6. Jesse…you were offered a job that was occupied by someone at the moment, someone who was doing a great job. As a real man if you consider yourself one and as a professional all you had to do was say ” No thank you, cant accept it” when another ungentleman like prick Ali Curtis contacted you. So yeah…whether you win MLS Cup here(highly doubtful) or fail miserably…you already failed in this life time as a man and that something you cant change.

  7. #RedBullOut

    I’ll support the PLAYERS the best I can this year. Not sure I’m proud to wear any RB gear any more though. I might just go and wear some neutral colors. I don’t think the RB will make the playoffs this year. No way.

    • I am throwing out my Red Bull stuff. As a matter of fact I had my cap in my gym workout bag but refused to use it this weekend even though it was cold out. I’m done with this ownership group.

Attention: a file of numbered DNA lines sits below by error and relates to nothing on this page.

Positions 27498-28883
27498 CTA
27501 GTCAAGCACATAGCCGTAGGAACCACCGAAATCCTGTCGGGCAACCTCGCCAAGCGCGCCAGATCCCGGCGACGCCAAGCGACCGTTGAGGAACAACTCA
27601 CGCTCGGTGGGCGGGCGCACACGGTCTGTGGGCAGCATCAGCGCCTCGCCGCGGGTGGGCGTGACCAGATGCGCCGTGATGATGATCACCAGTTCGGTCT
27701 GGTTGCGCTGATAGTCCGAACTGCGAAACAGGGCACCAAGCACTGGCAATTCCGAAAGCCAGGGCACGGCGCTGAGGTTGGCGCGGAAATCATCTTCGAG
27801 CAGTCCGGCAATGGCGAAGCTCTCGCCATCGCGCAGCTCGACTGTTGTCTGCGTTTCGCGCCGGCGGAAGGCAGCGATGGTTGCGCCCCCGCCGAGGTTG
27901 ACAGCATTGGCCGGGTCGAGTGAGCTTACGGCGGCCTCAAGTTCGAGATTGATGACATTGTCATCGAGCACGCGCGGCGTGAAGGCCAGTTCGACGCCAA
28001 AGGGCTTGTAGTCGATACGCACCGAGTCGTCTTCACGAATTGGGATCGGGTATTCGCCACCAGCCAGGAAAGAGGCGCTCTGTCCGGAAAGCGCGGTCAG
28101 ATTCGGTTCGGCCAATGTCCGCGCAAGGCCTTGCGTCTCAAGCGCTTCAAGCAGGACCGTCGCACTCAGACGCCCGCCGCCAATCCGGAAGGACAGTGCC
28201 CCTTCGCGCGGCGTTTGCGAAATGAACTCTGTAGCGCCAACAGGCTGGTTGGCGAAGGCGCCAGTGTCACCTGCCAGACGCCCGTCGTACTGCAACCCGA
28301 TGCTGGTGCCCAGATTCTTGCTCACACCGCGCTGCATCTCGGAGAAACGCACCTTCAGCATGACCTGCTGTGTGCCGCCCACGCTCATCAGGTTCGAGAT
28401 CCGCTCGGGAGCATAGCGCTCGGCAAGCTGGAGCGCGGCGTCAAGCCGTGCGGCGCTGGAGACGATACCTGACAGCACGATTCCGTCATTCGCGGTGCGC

• get yourself some Metro gear. do a search for NY 1996 spreadshirt and you’ll find some cool custom Metro designs. Including a nice Petke shirt!

      If I go to the arena at all next season it will be wearing Metro only gear (and my own booze)

  8. Wow you guys are right on the $ From my perspective RB is in a total mess and as Mansters says Petke EARNED our respect. Marsh a bag stabber so . not so much.. Petke has tons more experience than Marsh has and AFTER the Henry/Cahill era I believe we would have all sat back with patience and let Petke remold the team ?,Now all bets are off, we have this insipid idiot Ali on board with 0 experience ( remember he was the Austrian H.O THIRD choice after Roxbury left) so they get what they pay for an idiot with analytical focus not real” in the trenches playing power” so no at the end of the day we should all sit back and give Ali about as much respect as he gave Petke and call for his head to roll just as soon ..? My wish is for a real fan /owner base to take ownership of this team not the phonies in charge now?.